Report this comment

    Chris Cox

    Wednesday, November 7, 2012

  • But who is going to protect the ferreters whilst they carry out their work John? Gassing is quicker and more efficient than ferreting so will be cheaper in the long run especially when security from anti’s is factored in to the equation. I totally agree that it’s a shame that the gassed rabbits are wasted but several people have already commented about the cost involved in this so what can the council do? Rabbits are currently only worth £1 so that is not going to offset the cost much either.

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    baguio

    Sunday, November 11, 2012

  • baguio.I appreciate that but there was a "rumour"that Coypu had been sighted in recent years.Spend a few nights on a boat and you will find more than Coypu.We had a massive rat at Beccles Yacht Station.He stole our dinghy.Gas or what!!!

    Report this comment

    john kendall

    Friday, November 9, 2012

  • The real problem and threat to the common is the unctrolled spread of the gorse bushes. The rabbits are able to live in the gorse bushes all over the common rather than sticking to the hedgerows. The gorse also makes playing golf there dangerous as at many holes the pin is invisible and people walking their dogs are putting their lives in danger. Remove the gorse and fill the holes and the common will recover.

    Report this comment

    Chris Cox

    Wednesday, November 7, 2012

  • I'm sure there's plenty of local sportsmen (and women) that would happily ferret and shoot the rabbits for FREE. The Rabbits will also get eaten, so won't go to waste.

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    Lord Elf

    Friday, November 2, 2012

  • No irony. Hunting rabbits can be a sport. Don't forget, the Romans introduced rabbits for sport.

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    Lord Elf

    Saturday, November 3, 2012

  • Feral pigeons causing damage and pollution were shot in North Walsham not too long ago. Mink traps are set all over British water ways permanently too. Rabbits do not burrow into flat close cropped land such as football pitches although I agree that their scrapping's are still a menace to footballers ankles! The fact is that in our blame claim culture the land owners will be liable is they do nothing and people get hurt due to falling in rabbit burrows and they're legally obliged to control rabbits as all land owners are so why the big problem? We're not talking endangered species here, we're taking rabbits.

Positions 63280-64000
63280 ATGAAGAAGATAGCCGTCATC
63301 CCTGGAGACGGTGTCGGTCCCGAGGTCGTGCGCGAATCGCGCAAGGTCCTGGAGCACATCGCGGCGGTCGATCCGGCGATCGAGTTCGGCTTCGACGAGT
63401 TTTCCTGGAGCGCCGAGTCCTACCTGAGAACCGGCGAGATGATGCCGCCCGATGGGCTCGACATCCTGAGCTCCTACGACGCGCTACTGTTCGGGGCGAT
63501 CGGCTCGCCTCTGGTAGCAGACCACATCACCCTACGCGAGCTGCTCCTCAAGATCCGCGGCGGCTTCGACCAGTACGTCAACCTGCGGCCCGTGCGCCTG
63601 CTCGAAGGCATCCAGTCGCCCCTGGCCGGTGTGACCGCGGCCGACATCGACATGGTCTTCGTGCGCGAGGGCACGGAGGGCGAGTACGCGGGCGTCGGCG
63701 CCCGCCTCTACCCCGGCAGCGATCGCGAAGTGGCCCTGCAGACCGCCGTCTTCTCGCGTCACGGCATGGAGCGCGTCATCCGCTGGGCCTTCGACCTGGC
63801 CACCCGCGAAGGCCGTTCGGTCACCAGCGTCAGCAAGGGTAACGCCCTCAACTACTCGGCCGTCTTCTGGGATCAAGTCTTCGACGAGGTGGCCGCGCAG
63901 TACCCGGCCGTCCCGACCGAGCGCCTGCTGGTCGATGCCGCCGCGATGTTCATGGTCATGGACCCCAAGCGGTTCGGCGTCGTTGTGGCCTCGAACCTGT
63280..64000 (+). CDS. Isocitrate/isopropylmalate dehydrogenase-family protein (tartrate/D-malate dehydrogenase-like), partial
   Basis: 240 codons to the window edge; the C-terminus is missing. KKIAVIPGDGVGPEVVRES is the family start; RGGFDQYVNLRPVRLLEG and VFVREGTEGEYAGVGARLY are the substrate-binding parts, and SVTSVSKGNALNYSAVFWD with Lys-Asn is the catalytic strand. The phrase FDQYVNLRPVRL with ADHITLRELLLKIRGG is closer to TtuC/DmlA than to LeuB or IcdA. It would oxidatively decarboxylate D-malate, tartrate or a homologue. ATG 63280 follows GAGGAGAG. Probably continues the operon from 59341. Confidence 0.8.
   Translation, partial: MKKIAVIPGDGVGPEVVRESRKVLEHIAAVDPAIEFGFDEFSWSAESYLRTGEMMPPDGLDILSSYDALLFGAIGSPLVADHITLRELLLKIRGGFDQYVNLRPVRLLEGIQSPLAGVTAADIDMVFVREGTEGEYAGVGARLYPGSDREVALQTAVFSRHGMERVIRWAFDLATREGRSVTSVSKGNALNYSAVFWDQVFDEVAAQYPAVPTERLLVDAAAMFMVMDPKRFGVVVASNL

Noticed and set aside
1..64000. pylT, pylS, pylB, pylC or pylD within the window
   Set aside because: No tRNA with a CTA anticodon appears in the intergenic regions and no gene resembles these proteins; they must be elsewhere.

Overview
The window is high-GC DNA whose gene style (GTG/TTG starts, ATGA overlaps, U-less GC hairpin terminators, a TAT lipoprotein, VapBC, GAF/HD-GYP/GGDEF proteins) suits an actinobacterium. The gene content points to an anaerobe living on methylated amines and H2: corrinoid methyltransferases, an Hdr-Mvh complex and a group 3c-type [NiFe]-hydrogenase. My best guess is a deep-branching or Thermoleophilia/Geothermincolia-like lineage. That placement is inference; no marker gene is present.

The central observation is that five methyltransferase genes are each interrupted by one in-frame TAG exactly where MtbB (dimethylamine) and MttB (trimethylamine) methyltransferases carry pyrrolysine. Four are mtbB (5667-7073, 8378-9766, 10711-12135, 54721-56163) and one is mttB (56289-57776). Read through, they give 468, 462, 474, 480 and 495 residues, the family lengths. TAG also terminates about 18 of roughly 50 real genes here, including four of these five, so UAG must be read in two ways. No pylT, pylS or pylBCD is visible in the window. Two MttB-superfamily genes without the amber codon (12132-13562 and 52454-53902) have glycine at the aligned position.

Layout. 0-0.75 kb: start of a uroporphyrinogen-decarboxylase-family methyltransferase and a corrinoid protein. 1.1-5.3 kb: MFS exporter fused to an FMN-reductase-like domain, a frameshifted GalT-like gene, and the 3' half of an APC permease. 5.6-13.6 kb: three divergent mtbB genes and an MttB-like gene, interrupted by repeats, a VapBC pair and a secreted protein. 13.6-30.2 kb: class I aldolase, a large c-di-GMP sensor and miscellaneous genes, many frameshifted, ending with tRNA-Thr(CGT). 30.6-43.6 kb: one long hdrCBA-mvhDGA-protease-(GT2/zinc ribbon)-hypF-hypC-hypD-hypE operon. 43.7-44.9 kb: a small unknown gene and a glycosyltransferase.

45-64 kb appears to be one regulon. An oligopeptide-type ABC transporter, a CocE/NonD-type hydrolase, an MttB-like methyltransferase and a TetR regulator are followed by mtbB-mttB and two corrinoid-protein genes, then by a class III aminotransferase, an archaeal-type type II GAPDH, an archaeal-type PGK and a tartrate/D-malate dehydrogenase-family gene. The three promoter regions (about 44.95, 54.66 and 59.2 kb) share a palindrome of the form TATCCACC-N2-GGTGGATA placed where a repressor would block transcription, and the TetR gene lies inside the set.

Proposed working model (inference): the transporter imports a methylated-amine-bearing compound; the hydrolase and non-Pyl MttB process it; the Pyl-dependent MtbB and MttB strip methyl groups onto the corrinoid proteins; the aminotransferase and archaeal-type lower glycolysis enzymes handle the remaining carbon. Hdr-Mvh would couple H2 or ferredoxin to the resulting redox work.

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    baguio

    Thursday, November 8, 2012

  • What can they do? If they gave permission for a few people to shoot the rabbits the anti's would turn up and who knows what might happen. Too many anti's are nothing but violent thugs with no idea of how the countryside works. I for one would not turn up on public land with a gun without police protection these days which is a sad sign of the times. Too many trouble makers with nothing better to do. I'm sure that the council would rather that the rabbits were controlled by shooting too but it's not an option these days! By law all land owners must control rabbits on their land so it's not like the council have a choice anyway!

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    baguio

    Friday, November 2, 2012

  • If the damage is irreparable, what's the point in killing the rabbits?

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    Betty Swallocks

    Friday, November 2, 2012